The Media's Bronx Cheer for
Bill De Blasio's Campaign
By the time Bill de Blasio made his long-awaited announcement yesterday that he was running for president, the conventional wisdom had long since formed.

So it was no surprise when yesterday morning, as the eyes of the nation turned to de Blasio, the Post ran a montage on its cover of people laughing hysterically. Or that in The Times , Jennifer Senior mocked him in a column that was if anything even more contemptuous. 

“You may have read that Bill de Blasio spends a lot of time at this gym,” Senior wrote, in a tipoff that she was not going to be kind. “Whenever I am there, so is he, as enduring a fixture as the baskets of used towels in the locker room.” Later in the piece, Senior referred to him as “essentially an asterisk.”

It was still early in the morning when de Blasio released his announcement video, and then appeared on Good Morning America for an interview with George Stephanopoulos. He finished up with an afternoon press conference on Liberty Island.

Not long afterwards, we pulled up Politico New York’s coverage of his day. “ De Blasio’s bungled rollout ,” the headline read.

“The 23rd candidate to enter the Democratic presidential field found a slice of the limelight by botching his carefully planned announcement rollout,” it reported.

The New Yorker came to a similar conclusion (" A Chilly Reception

Three out of four New Yorkers  didn’t think  that de Blasio should run for President, which pretty much qualifies as consensus in American politics,” wrote Eric Lach. “That de Blasio has launched a campaign anyway might be explained by his confessed inability to read his constituency’s mood.”

Who knew the New Yorker hated Bill de Blasio? Was it always the case? Or is it this race that's making people so crazy angry at him?
When we got home at the end of the day, we turned on CNN for its coverage of the announcement. After first running video of police union members chanting “Liar!” outside of the GMA studios, Erin Burnett turned to interview political journalist Joan Walsh.

Erin Burnett: Why is Bill de Blasio running? What is his path to victory?

Joan Walsh: It does not exist. I’m sorry if I’m the first one to tell him that….He seems to be bored with his job.”

And that from a reporter for The Nation.
To be sure, a 17 year old got the jump on de Blasio’s announcement and forced his aides to spill the beans earlier than planned. And police union hecklers did make it onto TV.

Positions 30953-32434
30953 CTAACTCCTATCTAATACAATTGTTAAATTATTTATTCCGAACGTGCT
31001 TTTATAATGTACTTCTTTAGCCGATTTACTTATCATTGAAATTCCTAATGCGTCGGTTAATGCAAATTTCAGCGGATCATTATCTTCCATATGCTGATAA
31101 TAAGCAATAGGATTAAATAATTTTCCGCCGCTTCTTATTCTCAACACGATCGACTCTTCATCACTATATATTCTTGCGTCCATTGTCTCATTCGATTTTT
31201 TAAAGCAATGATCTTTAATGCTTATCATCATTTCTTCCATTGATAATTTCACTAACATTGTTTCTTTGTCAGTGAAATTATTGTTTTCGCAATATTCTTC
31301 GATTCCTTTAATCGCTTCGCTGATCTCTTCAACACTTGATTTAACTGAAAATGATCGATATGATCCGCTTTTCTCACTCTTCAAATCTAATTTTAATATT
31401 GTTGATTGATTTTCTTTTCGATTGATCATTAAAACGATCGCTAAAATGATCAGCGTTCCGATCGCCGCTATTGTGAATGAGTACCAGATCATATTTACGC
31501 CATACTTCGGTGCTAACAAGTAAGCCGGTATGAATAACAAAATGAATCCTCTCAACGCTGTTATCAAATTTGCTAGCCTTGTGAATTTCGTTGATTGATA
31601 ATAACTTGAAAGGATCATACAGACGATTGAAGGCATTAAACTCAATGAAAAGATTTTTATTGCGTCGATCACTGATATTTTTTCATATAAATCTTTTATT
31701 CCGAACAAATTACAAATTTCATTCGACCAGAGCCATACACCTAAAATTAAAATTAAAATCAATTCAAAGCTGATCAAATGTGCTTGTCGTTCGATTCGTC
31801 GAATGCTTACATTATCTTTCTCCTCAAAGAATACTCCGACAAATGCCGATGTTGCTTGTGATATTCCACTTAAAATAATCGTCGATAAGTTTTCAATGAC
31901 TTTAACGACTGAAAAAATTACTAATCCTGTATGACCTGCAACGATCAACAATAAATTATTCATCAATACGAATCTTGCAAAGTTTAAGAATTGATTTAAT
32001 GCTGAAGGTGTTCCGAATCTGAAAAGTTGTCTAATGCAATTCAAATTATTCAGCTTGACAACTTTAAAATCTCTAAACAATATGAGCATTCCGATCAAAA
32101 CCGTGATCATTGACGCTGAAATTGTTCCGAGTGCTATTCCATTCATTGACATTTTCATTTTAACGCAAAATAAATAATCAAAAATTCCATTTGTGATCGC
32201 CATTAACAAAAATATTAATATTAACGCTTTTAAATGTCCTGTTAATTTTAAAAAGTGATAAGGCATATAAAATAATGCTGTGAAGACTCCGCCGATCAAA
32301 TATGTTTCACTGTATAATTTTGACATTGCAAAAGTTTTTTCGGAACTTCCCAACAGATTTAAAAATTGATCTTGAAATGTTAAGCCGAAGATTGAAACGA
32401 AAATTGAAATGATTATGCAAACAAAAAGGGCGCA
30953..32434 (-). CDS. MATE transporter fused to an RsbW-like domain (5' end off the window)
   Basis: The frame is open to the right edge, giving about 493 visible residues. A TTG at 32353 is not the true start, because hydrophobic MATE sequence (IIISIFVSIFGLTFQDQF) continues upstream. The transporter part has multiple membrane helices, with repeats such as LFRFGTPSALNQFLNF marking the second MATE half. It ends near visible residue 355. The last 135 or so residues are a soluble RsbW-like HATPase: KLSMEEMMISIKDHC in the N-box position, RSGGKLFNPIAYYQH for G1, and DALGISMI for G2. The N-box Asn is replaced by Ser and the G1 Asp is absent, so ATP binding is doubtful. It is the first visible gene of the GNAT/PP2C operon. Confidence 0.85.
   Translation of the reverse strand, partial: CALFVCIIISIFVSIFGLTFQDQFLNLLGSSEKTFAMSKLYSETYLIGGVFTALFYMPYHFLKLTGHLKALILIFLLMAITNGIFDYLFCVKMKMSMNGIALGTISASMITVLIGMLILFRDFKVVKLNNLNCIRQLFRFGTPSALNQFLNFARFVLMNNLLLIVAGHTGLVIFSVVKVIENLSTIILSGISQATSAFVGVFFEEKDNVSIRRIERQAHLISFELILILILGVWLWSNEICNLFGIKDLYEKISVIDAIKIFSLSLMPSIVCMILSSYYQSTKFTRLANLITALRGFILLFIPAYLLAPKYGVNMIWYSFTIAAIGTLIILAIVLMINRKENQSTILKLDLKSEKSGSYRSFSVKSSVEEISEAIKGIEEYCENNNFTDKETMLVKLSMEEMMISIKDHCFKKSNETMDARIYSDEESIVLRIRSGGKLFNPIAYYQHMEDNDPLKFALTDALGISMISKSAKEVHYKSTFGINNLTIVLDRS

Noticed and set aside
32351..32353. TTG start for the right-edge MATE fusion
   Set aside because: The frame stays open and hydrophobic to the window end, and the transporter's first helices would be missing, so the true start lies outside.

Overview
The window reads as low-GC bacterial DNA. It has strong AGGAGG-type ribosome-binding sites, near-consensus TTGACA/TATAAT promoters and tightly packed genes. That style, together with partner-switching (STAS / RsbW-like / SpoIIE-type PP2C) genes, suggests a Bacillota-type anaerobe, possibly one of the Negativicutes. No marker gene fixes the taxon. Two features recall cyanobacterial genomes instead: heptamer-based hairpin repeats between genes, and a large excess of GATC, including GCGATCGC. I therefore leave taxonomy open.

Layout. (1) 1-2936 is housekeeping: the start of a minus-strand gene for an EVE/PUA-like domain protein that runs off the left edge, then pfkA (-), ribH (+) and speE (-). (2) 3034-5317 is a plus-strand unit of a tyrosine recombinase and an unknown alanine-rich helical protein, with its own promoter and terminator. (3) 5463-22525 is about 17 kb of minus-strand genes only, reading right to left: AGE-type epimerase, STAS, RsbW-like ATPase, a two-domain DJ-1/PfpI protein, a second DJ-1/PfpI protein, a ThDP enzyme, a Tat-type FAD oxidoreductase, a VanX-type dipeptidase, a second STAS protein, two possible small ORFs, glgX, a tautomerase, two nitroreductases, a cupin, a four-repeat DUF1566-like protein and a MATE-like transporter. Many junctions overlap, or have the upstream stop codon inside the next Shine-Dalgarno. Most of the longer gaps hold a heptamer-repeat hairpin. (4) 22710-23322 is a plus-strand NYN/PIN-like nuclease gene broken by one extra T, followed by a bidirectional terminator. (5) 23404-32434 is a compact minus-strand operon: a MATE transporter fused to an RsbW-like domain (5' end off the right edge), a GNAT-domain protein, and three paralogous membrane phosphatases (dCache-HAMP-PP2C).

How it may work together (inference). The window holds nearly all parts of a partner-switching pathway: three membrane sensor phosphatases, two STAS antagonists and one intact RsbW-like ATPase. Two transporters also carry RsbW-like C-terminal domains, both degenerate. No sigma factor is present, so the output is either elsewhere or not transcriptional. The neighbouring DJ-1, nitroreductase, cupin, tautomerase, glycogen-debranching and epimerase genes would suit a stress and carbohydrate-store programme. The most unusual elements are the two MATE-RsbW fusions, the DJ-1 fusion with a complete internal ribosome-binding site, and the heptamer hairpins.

But de Blasio did fine yesterday. His video was slick, he stuck to his theme of putting working families first, and his event at Liberty Island was picturesque as planned.

It wasn’t perfect, but so what? At this point, the conventional wisdom
on the mayor is driving the coverage instead of the other way around. Bumbling Bill strikes again – even when he doesn’t.

Not a dynamic you want on the presidential campaign trail.
About de Blasio's opponents...
If the mayor is pinning his hopes on the weaknesses of his left-wing rivals, he’s got his job cut out for him.

Elizabeth Warren, who wore her own kick-me sign when she entered the race, has found her footing of late. It was evident when she became one of the only 2020 Democrats to take a pass on a Fox News town hall opportunity and and labeled the news channel a "hate-for-profit" network.

It was a bold move for the Massachusetts senator, who has been earning increasingly respectful coverage by churning out policy after policy , leading what The Guardian dubbed the 2020 ideas primary .
Her shot at Fox generated the kind of press that makes a progressive’s day.

"Elizabeth Warren Tells Fox News to go F--k Itself,"  reported Vanity Fair . “'A hate-for-profit racket': Warren refuses Fox town hall invite,"  headlined Politico . “Elizabeth Warren's 'Hate-for-Profit' Label Might Just Stick to Fox News,"  said Esquire's Charlie Pierce .

Warren passed up a lot of viewers, and took friendly fire for refusing to appear before a big swath of the country, but she got a lot in return. Should she become the Democratic nominee, she will probably regret insulting all those conservatives. But that’s a concern for another day.
Back in the Land of Normal...
The same week that de Blasio plunged head-first into the race and made a noisy, messy splash, Governor Steve Bullock of Montana made a far more modest entrance.

How do you break through in a field of nearly two dozen Democrats? You hammer home the one thing that makes you stand out and hope the press plays along.

The Governor told anyone who would listen that he is a Democrat who has been elected in a state that Donald Trump won by 20 points. The media bought what he was selling.

"Montana Governor Steve Bullock, Touting Trump-State Victory, Enters 2020 Race," wrote the Bullock campaign, er, the Daily Beast

"Montana Governor Steve Bullock enters the 2020 race as a Democrat from a Trump state," reported ABC

"Montana Governor Steve Bullock, a Democrat and red state winner, announces presidential run," read the NBC news headline

"Democrat Steve Bullock Won A Red State in 2016. Can He Beat Trump in 2020," pondered the Atlantic

And on it went, the dazzling results of good, old-fashioned message discipline. It didn’t land Bullock de Blasio-sized coverage, but he also entered the race without de Blasio-sized problems.

That’s a deal most candidates would probably take.
Here and There
Laura Nahmias moves from Politico New York to the Daily News editorial board…former Mercury Public Affairs VP Kate Lucadamo becomes deputy communications director for New York City Council Speaker Corey Johnson…The Wall Street Journal hires John McCormick from Bloomberg , Tarini Parti  from BuzzFeed and Catherine Lucey from AP


"Good thing about New Yorkers is they look the same whether they’re pissed off at you or they like you.” - Mayor de Blasio in his announcement video.
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